Who'll stumble and who'll show staying power? The answers to those questions will create the plotline for homebuilding's next forward-grinding narrative of concentration and consolidation among fewer, larger enterprises.

What surprisingly came to light in the nuclear winter of the last housing crash, however, is a still largely under-appreciated competitive leveler. More likely in hindsight than now, we'll see this phenomenon at work on the ground through the near-term deep freeze that has seized hold of the market these days.

It's that when it comes to homebuilding operators' capacity to endure – even thrive – in a deep downturn, it's more than financial capital that counts. It's a secret-sauce deep well of trust and relationships capital that it's frequently locally or regionally based private homebuilding operators can draw on as a reserve to help weather the harsh elements of a market that has hit pause.

Without doubt, the biggest, most urgent priority for homebuilders and their teams, is what can help them sell a home in this environment," says Thomas Carpitella, ceo of homebuilding staffing and data advisor FTS. "Now a player like Lennar can bring its huge investment in data and technology to bear as it uses a Microsoft-powered 'Digits' platform to zero in on strike prices that match their homes with specific customers, and private homebuilders don't necessarily have the resources to bring that kind of technological firepower into play.
When Lennar can leverage this innovative marketing and pricing platform to keep constantly feeding its volume machine as it plans to do all the way through 2023, it can use that volume to extract cost concessions on its lots, its materials and products, and its construction trades to drive its own expenses down and continue to price its homes to market," Carpitella says. "That actually can give smaller, more agile players an opportunity.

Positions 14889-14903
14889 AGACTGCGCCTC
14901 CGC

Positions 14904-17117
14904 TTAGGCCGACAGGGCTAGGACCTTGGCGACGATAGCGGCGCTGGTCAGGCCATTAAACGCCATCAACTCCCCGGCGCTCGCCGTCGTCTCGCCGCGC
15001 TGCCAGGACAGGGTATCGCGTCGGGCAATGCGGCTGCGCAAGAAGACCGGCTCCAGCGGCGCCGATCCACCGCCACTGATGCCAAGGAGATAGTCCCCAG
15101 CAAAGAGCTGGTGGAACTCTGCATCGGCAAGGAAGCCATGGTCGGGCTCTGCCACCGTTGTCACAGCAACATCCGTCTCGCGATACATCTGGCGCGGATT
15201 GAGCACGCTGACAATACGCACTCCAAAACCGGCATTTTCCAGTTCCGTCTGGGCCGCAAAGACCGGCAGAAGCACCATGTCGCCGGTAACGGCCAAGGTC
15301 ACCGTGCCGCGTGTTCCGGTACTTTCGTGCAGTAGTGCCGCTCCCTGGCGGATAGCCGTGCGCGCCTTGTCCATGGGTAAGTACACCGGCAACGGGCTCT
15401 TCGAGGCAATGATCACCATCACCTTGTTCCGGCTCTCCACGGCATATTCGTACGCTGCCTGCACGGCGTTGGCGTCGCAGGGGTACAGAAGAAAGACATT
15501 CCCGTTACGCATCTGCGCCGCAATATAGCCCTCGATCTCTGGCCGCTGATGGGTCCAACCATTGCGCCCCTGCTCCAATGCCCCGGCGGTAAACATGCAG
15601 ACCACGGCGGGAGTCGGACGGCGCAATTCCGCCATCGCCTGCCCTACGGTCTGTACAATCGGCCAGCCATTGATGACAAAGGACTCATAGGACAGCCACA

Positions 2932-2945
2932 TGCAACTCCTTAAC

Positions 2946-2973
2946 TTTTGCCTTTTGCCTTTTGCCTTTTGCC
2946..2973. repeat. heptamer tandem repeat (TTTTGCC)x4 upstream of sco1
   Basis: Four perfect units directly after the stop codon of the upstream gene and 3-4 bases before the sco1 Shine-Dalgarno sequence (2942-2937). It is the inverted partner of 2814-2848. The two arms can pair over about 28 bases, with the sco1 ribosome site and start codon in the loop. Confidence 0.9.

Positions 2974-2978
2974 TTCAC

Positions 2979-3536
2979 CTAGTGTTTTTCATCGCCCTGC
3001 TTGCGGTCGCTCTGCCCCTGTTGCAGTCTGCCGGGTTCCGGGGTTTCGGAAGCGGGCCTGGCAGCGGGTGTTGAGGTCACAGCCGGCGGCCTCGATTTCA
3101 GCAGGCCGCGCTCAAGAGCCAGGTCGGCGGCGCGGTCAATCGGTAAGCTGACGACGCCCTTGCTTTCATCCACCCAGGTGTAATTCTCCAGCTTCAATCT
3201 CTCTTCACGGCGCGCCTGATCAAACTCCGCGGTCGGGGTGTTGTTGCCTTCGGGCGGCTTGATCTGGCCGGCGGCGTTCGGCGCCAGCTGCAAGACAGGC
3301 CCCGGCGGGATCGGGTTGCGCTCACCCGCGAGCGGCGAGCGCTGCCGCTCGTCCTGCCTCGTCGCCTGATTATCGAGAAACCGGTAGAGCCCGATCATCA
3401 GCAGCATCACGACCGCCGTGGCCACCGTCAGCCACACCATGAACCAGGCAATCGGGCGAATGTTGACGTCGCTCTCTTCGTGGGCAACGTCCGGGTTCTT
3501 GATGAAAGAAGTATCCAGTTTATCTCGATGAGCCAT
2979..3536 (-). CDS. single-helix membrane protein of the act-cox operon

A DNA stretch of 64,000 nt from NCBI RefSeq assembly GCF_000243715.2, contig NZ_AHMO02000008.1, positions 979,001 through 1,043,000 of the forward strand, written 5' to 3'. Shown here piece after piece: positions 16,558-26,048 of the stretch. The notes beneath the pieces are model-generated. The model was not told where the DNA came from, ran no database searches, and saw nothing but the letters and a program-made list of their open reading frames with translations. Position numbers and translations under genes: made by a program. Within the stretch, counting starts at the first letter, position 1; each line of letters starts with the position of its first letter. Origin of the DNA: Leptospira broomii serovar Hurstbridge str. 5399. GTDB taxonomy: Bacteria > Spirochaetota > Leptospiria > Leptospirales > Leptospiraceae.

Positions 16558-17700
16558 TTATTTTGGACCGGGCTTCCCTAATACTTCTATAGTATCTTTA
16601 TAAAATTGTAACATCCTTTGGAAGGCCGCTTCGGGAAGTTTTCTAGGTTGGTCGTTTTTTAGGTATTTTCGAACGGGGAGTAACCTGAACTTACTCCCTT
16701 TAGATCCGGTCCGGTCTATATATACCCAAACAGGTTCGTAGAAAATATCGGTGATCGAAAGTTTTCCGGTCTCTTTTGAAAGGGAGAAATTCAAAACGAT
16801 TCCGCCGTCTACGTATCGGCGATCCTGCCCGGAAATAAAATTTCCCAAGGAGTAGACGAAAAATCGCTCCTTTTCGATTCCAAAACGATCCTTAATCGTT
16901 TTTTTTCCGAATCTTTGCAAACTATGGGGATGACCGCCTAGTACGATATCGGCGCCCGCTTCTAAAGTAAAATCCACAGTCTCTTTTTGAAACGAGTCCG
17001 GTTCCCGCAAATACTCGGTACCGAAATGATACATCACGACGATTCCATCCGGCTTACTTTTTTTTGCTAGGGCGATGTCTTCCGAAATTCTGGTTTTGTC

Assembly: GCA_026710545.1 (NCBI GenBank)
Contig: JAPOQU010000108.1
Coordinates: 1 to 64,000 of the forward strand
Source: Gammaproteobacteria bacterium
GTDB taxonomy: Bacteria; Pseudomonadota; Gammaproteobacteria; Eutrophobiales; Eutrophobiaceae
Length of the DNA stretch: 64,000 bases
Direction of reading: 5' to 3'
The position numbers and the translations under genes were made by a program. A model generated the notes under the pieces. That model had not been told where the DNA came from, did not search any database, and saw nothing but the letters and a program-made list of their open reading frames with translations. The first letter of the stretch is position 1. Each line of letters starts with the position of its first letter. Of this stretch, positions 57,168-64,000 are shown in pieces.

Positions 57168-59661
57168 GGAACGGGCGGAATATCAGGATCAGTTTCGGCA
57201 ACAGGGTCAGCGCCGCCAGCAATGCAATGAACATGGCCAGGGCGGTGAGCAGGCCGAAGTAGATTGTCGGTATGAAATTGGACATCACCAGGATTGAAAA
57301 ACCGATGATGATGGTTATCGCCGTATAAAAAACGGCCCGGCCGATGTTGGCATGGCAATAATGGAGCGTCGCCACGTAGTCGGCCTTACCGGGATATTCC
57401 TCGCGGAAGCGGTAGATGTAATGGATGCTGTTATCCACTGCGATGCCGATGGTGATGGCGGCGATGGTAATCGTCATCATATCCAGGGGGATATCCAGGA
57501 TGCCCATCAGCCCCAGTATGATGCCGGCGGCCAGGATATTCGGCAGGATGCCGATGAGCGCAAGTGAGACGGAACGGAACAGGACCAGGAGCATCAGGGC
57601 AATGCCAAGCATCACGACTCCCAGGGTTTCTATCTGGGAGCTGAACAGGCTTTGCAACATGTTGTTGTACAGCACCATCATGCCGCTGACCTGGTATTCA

What privately held operators with reputations that have built up trust among banks, land-sellers, local construction trades, and materials suppliers – not to mention homebuying customers – can do is leverage a culture of capability and innovation to counter-punch in the margins.  

A hallmark of strong independent private homebuilders in the Great Recession – some of whom did so well (i.e. Dream Finders Homes) that they're now multi-regional publics themselves – is their ability to re-negotiate win-win partnerships with vendors – lots, materials, and labor – that both save them money and create visibility for a steady volume through the lean, mean months of a housing recession. For obvious reasons, these construction, developer, financial, materials, and products partners' interests favor having a healthy array of homebuilding operators competing in as many market arenas as possible as a way to mark their own goods and services to market among multiple bidders rather than a single dominant player whose clout is unchecked by rivals.